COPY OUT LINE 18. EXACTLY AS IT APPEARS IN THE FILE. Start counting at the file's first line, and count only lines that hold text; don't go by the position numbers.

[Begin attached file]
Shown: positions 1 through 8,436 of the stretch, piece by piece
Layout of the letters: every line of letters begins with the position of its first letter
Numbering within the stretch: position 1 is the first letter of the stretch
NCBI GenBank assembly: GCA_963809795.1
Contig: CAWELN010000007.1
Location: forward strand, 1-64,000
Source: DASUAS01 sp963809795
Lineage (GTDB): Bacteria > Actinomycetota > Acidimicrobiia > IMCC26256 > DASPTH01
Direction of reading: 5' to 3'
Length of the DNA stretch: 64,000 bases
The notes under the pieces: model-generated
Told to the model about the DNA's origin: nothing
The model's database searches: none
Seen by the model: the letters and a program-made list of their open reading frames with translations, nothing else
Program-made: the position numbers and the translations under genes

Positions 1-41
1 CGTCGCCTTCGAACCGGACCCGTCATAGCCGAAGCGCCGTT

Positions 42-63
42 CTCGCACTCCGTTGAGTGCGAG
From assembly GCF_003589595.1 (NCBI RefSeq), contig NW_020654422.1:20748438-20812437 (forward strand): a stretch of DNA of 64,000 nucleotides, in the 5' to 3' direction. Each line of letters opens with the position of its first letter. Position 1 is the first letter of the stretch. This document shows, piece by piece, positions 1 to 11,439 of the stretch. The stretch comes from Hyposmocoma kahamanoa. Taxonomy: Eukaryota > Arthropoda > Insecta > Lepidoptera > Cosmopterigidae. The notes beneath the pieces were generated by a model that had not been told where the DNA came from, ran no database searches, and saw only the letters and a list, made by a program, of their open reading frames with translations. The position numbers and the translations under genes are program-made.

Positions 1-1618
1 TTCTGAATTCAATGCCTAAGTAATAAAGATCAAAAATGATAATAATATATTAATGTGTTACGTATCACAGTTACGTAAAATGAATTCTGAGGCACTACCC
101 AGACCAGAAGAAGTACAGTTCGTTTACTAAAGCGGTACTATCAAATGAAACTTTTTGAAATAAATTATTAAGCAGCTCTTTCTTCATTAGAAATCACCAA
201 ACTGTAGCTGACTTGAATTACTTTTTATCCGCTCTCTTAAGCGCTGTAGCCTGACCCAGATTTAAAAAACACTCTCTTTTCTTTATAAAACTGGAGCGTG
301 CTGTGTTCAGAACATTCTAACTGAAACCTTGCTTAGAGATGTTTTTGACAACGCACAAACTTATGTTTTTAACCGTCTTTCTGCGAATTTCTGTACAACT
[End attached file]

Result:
Positions 42-63